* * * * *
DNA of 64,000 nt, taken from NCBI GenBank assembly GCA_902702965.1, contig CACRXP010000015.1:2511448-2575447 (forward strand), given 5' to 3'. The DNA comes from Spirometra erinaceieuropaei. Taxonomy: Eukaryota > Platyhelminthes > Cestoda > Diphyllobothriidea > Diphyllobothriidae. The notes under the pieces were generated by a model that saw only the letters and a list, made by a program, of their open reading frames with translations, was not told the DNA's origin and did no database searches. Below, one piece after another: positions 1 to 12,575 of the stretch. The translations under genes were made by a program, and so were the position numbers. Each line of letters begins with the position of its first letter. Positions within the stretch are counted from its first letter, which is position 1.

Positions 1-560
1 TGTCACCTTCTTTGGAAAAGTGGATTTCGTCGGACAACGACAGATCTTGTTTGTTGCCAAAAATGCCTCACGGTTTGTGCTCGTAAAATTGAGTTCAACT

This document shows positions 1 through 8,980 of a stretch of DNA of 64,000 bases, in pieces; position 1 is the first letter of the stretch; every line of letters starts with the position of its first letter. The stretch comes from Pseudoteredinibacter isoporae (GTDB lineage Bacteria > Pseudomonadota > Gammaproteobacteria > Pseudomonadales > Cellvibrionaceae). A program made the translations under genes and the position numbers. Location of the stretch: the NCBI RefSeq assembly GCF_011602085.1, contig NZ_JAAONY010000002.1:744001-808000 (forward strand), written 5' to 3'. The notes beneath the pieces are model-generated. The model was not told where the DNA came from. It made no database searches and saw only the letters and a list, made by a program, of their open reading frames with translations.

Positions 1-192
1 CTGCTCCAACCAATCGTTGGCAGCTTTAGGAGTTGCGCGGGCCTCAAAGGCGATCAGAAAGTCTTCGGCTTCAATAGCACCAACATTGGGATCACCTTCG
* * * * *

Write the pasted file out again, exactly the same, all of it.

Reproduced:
DNA of 64,000 nt, taken from NCBI GenBank assembly GCA_902702965.1, contig CACRXP010000015.1:2511448-2575447 (forward strand), given 5' to 3'. The DNA comes from Spirometra erinaceieuropaei. Taxonomy: Eukaryota > Platyhelminthes > Cestoda > Diphyllobothriidea > Diphyllobothriidae. The notes under the pieces were generated by a model that saw only the letters and a list, made by a program, of their open reading frames with translations, was not told the DNA's origin and did no database searches. Below, one piece after another: positions 1 to 12,575 of the stretch. The translations under genes were made by a program, and so were the position numbers. Each line of letters begins with the position of its first letter. Positions within the stretch are counted from its first letter, which is position 1.

Positions 1-560
1 TGTCACCTTCTTTGGAAAAGTGGATTTCGTCGGACAACGACAGATCTTGTTTGTTGCCAAAAATGCCTCACGGTTTGTGCTCGTAAAATTGAGTTCAACT

This document shows positions 1 through 8,980 of a stretch of DNA of 64,000 bases, in pieces; position 1 is the first letter of the stretch; every line of letters starts with the position of its first letter. The stretch comes from Pseudoteredinibacter isoporae (GTDB lineage Bacteria > Pseudomonadota > Gammaproteobacteria > Pseudomonadales > Cellvibrionaceae). A program made the translations under genes and the position numbers. Location of the stretch: the NCBI RefSeq assembly GCF_011602085.1, contig NZ_JAAONY010000002.1:744001-808000 (forward strand), written 5' to 3'. The notes beneath the pieces are model-generated. The model was not told where the DNA came from. It made no database searches and saw only the letters and a list, made by a program, of their open reading frames with translations.

Positions 1-192
1 CTGCTCCAACCAATCGTTGGCAGCTTTAGGAGTTGCGCGGGCCTCAAAGGCGATCAGAAAGTCTTCGGCTTCAATAGCACCAACATTGGGATCACCTTCG